Miller, D. and Sabir, R., 'Counterterrorism as Counterinsurgency in the UK "War on Terror"' in D. Whyte and S. Poynting (Eds.) Counter Terrorism and State Political Violence London: Routledge, 2012

Since 9/11, and especially since the attacks in London in 2005, the British government has introduced a series of counter-terrorism programmes and initiatives through its CONTEST strategy, which aims to reduce the risk of international terrorism to the UK and its interests. CONTEST has been divided into four work streams – Pursue, Prevent, Protect and Prepare. In this paper we focus on three fundamental counterinsurgency measures that have become deeply entrenched within Pursue and Prevent – exceptional legislation, pre-emptive incapacitation measures and intelligence and surveillance structures. We uncover the hitherto little-known development of counterinsurgency doctrine in the UK and examine how it utilises coercion and ‘propaganda’ and the involvement of military officers in formulating key parts of the strategy. We also analyse the role of governmental bodies (and one civil society body) in the practical implementation of the strategy. We conclude that because of the counterinsurgency influences on domestic counter-terrorism, mistrust, intimidation and fear have been deliberately implemented under the CONTEST strategy. In other words, we argue that the policies adopted under CONTEST fit neatly with the official definition of ‘terrorism’.

Miller, D. and Mills, T., 'Counterinsurgency and Terror Expertise: The Integration of Social Scientists into the War Effort', Cambridge Review of International Affairs, Vol 23 No. 2, 203-221, June 2010.

The relationship of scholarship to war has become newly controversial since the invasions of Afghanistan in 2001 and Iraq in 2003. This paper draws upon the tradition of Power Structure Research to analyse the increased interpenetration of the military and the social sciences – particularly the recruitment of anthropologists and the adoption and adaptation of counterinsurgency strategies.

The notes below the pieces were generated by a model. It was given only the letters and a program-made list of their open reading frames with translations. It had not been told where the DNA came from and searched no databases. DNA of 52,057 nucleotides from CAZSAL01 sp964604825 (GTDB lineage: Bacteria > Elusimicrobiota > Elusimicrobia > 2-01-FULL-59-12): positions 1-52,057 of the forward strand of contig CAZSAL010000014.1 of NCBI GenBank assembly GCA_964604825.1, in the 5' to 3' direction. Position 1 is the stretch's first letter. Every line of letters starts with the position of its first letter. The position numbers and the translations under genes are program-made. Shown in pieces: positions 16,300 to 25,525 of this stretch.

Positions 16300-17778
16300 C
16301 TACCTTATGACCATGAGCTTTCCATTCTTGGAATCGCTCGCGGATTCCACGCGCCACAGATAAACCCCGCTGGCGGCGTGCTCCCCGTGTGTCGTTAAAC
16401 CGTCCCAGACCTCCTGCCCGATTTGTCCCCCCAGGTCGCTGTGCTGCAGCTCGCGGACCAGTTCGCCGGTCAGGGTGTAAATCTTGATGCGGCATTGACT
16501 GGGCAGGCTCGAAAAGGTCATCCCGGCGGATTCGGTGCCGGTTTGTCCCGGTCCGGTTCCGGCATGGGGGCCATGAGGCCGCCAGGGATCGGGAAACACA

We argue that these actors should not be seen as being disinterested ‘experts’ but as being organically embedded in a military–industrial–academic complex and that this interpenetration violates the ethical norms of the academy and the moral and social responsibilities of intellectuals.

Miller D. and Mills, T., 'The Terror Experts and the Mainstream Media: The Expert Nexus and its Dominance in the News Media', Critical Studies on Terrorism, , Volume 2, issue 3. December 2009 , pages 414 - 437

Since 9/11, academic writing on ‘terrorism’ and the availability of terror ‘experts’ to the mainstream media and policy-makers have increased exponentially.

This paper examines the rise of terror expertise and its use by the mainstream news media. We present a ranking of the most influential terror experts in the mainstream news media in the Anglophone world and reveal an ‘invisible college’ of experts that operates as a nexus of interests - connecting academia with the security industry, military, media, and intelligence and government agencies. We also present case studies of some of the most prominent experts and re-examine theories of ‘terrorism’ and the media, of ‘propaganda’ and ‘terrorism’, and of ‘source–media’ relations.

Miller, D. and Sabir, R., 'Propaganda and Terrorism: Doctrine and Practice' in D. Freedman and D. Thussu (Eds.) Media and Terrorism: Global Perspectives, London: Sage, 2012.

Propaganda is far from simply a question of ideas but a matter of ‘political action’ that ties together practices of persuasion and coercion. We identify four key areas of propaganda which require to be investigated in order to properly understand the phenomena – its institutions, doctrine, practice and its outcomes. We examine these in relation to examples concerning counter-terrorism raids in the UK, terrorism statistics across Europe, and the government organisations dedicated to producing propaganda. Our conclusion is that techniques like public diplomacy and propaganda are far from benevolent forms of political action but part of the ‘weaponisation’ of information. We also argue that it is crucial to see propaganda as more than simply a matter of discourse or mediation. Instead we argue that it is a form of communicative practice.